Many electronic circuits frequently 205 require the brief delay of a pulse. Such a delay, here between 100 ps and 100 s, is easily provided by a simple circuit based on the popular 555. That is more than adequate for most applications. The output of the 555 can go high only if the potential at pin 2 drops below a third of the level of the supply voltage, provided that the level at pin 4 is high. In quiescent operation, the level at pin 4 is low and C1 is charged via T1 so that the output is low. Then the input goes high, Ti is switched off and C1 is discharged via R1. In that con-uni on, the reset state is canceled, and alter a time delay that depends on the state of discharge of C1 the output of the 555 goes high. The time delay in seconds is calculated from t = 0.69R14C1, where R1 must be greater than or equal to 10 kΩ.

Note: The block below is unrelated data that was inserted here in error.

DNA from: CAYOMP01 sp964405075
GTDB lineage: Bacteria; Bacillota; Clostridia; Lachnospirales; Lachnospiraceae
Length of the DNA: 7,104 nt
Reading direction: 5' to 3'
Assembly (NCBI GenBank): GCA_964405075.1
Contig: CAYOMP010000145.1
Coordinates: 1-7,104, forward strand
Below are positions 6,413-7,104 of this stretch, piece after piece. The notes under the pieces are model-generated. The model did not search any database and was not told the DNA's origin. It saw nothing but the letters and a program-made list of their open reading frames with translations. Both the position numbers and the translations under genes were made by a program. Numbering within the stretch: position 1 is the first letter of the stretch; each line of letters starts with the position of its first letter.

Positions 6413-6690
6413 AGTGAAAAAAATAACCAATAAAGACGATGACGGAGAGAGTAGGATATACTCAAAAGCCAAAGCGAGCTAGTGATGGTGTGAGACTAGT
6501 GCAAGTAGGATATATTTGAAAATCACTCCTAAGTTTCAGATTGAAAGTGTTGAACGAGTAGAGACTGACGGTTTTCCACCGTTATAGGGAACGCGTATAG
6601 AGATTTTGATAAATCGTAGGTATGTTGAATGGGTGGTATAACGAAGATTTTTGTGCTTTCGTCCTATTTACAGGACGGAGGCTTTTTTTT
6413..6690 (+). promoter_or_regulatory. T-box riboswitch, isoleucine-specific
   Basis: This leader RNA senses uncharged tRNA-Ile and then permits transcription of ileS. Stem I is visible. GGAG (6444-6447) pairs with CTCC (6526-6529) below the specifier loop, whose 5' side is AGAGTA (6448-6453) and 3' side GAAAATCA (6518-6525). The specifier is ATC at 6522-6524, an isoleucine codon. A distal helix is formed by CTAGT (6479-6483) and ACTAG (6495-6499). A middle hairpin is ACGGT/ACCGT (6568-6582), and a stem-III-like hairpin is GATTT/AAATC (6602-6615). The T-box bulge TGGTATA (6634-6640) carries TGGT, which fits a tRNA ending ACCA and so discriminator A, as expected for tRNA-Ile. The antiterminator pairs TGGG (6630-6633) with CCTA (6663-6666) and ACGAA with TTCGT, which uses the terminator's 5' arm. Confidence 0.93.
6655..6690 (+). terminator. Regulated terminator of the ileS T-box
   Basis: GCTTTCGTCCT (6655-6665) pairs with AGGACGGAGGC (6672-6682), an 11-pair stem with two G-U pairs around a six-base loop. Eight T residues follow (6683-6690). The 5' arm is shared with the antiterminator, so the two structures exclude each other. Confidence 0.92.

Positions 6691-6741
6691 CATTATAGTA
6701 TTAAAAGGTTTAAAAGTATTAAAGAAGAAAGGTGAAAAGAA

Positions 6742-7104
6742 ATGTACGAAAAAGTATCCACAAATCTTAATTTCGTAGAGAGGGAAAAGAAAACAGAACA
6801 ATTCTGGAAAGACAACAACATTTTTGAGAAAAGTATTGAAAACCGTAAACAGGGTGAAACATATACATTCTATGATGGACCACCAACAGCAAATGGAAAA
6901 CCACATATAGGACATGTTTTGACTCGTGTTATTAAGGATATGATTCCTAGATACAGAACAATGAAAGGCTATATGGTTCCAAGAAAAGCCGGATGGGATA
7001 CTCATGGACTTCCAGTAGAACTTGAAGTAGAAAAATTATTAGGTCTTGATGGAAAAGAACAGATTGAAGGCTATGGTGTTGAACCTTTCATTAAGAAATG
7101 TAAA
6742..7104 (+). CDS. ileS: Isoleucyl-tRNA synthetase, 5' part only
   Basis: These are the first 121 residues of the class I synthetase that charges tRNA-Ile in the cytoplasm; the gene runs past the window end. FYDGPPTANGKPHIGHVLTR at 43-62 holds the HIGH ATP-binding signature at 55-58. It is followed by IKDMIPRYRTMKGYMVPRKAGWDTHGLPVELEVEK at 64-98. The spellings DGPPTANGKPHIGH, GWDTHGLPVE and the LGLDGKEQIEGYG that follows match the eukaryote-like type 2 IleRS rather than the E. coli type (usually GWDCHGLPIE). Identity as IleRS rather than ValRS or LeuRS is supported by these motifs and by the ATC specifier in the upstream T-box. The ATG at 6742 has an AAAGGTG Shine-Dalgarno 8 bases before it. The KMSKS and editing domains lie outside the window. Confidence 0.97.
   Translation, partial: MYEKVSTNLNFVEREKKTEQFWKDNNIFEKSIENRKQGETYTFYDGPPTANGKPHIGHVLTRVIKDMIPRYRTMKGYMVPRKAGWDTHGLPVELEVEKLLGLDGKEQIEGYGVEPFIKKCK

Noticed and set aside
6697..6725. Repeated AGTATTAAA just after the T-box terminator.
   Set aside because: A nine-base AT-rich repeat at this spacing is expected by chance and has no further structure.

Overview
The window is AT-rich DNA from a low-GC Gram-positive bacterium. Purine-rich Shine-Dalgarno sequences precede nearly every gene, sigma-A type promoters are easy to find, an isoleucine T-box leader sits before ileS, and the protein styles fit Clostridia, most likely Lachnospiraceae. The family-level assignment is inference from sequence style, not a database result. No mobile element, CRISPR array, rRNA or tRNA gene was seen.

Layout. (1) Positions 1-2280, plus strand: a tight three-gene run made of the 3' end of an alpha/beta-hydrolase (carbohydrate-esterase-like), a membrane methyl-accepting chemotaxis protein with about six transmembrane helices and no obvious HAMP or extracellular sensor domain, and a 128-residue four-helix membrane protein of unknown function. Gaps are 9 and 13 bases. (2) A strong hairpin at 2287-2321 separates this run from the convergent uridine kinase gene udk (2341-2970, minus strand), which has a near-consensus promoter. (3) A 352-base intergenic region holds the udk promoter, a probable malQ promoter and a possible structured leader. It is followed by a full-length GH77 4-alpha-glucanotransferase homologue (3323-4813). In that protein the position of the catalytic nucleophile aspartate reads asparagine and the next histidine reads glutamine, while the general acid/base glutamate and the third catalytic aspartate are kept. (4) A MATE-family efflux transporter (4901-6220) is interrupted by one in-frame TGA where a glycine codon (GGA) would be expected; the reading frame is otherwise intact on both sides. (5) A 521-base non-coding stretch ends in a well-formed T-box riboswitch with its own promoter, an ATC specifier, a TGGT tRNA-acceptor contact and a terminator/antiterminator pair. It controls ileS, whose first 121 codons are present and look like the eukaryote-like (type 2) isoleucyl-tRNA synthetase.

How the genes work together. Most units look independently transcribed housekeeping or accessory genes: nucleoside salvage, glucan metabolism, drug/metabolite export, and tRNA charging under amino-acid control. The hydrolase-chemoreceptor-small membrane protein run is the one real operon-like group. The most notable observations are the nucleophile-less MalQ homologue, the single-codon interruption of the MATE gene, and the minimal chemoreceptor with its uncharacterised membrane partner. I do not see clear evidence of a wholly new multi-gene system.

555 Timer Output
A collection of 555 circuits using the 555 Timer as an astable oscillator with different duty cycles.
The standard TTL 555 can operate from a supply voltage between 4.5 volts and 18 volts, with its output voltage approximately 2 volts lower than its supply voltage VCC. The 555 can source or sink a maximum output current of 200mA, (but it may get hot at this level), so the circuit variations are unlimited. Note that the CMOS versions of the 555, the 7555, and the 7556 may have different voltage and current ratings.